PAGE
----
Fashionable as it is to register scorn at the mention of the National Enquirer, we owe that publication a debt for their recent exposÃ of former North Carolina Sen. John Edwards and his sexual peccadillo.
Edwards' claim that his affair is the sole business of his family and himself would be true if he were not simultaneously lusting after a position of power in our government. During his political campaigning Edwards strove to present the persona of a "Mr. Perfect" right up to a $400 haircut. His performances were replete with constant bouncing around the stage, unremitting grinning and the unflagging energy of a high school cheerleader.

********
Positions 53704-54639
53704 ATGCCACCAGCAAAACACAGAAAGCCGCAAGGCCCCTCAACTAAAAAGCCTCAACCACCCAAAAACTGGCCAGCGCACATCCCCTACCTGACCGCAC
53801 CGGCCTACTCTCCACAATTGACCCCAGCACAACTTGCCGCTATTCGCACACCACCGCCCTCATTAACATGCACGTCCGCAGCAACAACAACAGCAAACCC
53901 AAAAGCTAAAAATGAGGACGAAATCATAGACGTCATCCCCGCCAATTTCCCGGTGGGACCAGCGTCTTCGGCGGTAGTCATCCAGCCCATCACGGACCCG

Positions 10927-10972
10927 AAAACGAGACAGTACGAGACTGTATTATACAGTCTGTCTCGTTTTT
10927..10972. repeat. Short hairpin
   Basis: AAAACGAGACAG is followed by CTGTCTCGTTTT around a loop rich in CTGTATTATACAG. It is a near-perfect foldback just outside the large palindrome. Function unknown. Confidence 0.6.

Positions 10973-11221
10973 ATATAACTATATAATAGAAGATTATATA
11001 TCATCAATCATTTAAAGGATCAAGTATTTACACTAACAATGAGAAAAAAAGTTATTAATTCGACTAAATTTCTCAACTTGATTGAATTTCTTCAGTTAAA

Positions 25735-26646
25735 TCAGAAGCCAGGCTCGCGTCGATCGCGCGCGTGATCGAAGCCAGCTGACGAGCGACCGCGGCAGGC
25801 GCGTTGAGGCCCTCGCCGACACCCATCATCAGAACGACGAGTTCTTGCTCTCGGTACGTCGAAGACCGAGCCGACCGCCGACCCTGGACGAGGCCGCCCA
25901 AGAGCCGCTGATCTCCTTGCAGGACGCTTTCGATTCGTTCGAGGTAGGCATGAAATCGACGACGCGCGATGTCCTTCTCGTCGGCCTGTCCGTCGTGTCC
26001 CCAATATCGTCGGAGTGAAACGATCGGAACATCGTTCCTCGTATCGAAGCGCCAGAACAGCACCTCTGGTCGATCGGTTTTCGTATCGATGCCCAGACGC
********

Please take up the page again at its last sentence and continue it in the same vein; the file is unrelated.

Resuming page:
The recent interview with ABC's Bob Woodruff showed that Edwards still feels that his faÃade of genuineness is still intact. Reporter Woodruff (and the millions of viewers) were subjected to the phony grins, the piercing eye contact and the repeated assertions of his love for his wife as he desperately tried to salvage his career hopes.
Edwards, whose self-inflicted injury has unmasked him, betrayed his arrogance most blatantly when he referred to himself as having come "from nothing ... the son of a mill worker." Men and woman who work hard and raise their children in less than luxurious circumstances are infinitely superior to this self-destructive man who wasted the potential his "mill worker" parent provided him.
Gene Rickaby, Martinez